Legacy of a Wizard

ALLADI JAYASRI pays tribute to the ‘human computer’ Shakuntala Devi

 

Chances are in a face-off on Jeopardy! Watson would have held his own against  Shakuntala Devi,  and remained champion. We’ll never know. Watson, IBM’s supercomputer that beat the 74-time Jeopardy! champion Ken Jennings in three night of play two years ago, is now an app that helps determine the best course of action for cancer patients.

 

Watson’s Jeopardy! outing two years ago was  a true battle of man versus machine. But jousting with Bangalore’s own Shakuntala Devi, could only have been described as a competition between a machine that had to be itself against a human who could also be a computer.

 

Shakuntala Devi, who died this week aged 83, could calculate, in under one minute, the 23rd root of a 201-digit number and multiply two 13-digit numbers in her head in a few seconds, as she did before a team of experts at Imperial College, London, in June 1980.  The computer department randomly picked this number –  7,686,369,774,870 x 2,465,099,745,779. Answer, which came in 28 seconds, was, correctly,  18,947,668,177,995,426,462,773,730. For this  feat she  earned  a place in the Guinness Book of Records.

 

Her  ability to solve complex arithmetical problems with the ease  and speed of  the most sophisticated computer  has baffled observers since the 1970s, and experts have marvelled at what makes her prodigious brain tick. Sharp, witty Shakuntala possessed exceptional powers of retention, and it seemed her brain was a powerhouse filled with mnemonic devices that she harnessed with great felicity to solving these complex math problems.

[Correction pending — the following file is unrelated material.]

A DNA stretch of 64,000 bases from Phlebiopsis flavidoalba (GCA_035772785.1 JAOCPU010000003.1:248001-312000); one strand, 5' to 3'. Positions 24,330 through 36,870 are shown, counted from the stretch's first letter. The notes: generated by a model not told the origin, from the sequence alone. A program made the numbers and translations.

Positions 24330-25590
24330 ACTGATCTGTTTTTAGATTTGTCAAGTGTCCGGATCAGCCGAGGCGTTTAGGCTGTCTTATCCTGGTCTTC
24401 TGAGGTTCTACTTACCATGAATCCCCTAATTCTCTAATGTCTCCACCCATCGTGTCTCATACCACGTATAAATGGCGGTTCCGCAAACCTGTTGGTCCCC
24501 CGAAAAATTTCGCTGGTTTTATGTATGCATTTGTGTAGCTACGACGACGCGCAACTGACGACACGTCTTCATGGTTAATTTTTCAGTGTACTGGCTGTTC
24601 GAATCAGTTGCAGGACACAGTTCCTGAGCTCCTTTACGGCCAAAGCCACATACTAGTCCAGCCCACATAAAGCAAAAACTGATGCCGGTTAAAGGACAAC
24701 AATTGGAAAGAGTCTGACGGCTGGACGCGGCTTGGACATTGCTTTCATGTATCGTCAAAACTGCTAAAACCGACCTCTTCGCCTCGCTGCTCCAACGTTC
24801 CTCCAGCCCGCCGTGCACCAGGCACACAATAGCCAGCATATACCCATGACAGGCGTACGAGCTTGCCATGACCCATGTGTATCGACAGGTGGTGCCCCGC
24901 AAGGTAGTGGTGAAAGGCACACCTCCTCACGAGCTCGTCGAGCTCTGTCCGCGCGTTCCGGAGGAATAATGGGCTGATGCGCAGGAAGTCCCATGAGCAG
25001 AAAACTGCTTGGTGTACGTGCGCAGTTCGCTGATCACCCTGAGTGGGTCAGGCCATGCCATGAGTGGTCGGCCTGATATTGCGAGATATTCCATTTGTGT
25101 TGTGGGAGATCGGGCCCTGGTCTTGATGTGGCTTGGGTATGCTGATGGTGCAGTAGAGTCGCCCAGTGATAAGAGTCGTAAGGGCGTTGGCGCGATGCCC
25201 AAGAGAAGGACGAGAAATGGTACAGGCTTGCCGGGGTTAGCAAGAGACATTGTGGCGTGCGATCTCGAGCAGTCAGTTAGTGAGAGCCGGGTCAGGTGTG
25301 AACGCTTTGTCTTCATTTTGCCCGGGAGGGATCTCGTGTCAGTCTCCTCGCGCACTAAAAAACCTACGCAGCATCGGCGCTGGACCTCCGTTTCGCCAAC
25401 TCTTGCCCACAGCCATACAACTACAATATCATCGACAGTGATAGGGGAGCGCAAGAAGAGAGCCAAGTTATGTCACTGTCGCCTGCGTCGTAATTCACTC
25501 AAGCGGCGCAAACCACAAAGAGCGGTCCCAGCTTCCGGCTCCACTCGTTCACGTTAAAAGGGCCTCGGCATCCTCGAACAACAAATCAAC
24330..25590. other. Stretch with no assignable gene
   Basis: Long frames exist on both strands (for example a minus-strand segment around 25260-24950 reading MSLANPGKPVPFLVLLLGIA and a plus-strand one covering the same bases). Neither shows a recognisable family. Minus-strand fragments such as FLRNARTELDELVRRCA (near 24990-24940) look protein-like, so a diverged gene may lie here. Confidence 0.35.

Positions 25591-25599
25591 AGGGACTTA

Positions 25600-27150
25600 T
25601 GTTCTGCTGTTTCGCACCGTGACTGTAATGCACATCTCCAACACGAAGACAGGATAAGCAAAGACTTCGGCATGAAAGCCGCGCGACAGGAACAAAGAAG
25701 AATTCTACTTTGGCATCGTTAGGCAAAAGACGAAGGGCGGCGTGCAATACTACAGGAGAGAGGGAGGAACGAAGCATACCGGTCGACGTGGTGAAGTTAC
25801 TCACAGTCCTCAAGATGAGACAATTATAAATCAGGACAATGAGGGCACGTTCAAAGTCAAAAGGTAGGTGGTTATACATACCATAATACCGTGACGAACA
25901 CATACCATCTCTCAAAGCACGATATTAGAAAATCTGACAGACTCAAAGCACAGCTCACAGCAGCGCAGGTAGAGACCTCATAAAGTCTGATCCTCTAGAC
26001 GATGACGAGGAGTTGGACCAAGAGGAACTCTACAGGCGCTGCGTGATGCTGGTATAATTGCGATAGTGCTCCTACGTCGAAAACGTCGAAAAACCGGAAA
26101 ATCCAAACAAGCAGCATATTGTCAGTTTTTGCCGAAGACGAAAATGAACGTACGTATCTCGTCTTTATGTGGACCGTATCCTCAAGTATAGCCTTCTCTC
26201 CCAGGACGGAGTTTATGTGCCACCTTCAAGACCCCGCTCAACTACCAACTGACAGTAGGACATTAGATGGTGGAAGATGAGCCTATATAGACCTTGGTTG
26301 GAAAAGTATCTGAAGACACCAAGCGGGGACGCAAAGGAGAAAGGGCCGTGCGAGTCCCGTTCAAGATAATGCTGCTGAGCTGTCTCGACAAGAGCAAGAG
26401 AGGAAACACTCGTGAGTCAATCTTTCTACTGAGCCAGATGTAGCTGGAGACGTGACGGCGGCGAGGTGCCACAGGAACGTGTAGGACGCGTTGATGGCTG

Shankuntala Devi’s story is  a big part of Bangalore’s folklore. For years, Bangalore’s denizens have flipped the pages of Deccan Herald over their morning cuppa, meeting the lady’s crinkly eyes and  baby smile as she exhorted them to let her plot the planetary trajectories and see what lay ahead as only an astrologer can. Sometimes she wanted you see her make magic with numbers, and  persuade you that math was no ogre at all.

 

Great minds in the field of science and mathematics tested her, monitored her performance in mathematical tasks involving large numbers .  In 1990, Stanford educational psychologist Prof. Arthur Jenson famously wrote in the journal, Intelligence, “ Devi solved most of the problems faster than I was able to copy them in my notebook. When problems were written on a blackboard, Shankuntala always came up with the correct answer in less than a minute.”

 

Jensen set her two problems, the cube root of 61,629,875, and the seventh root of 170,859,375. Shakuntala Devi gave the correct answers — 395 and 15 — even before Jensen’s wife could start the stopwatch.

 

The study explored whether Shakuntala Devi’s feats derived from some innate ability to manipulate large numbers or from practice. Her reaction times on simple cognitive tasks such as picking the odd man out were unexceptional, and contrasted sharply with her speed at arithmetical calculations.

 

It was Jensen’s view that  she perceived large numbers differently from others. “For a calculating prodigy like Devi, the manipulation of numbers is apparently like a native language, whereas for most of us, arithmetic calculation is at best like the foreign language we learnt at school,” he wrote. He believed that some “motivational factor” that drives and sustains “enormous and prolonged interest and practice” might explain her extreme levels of skill.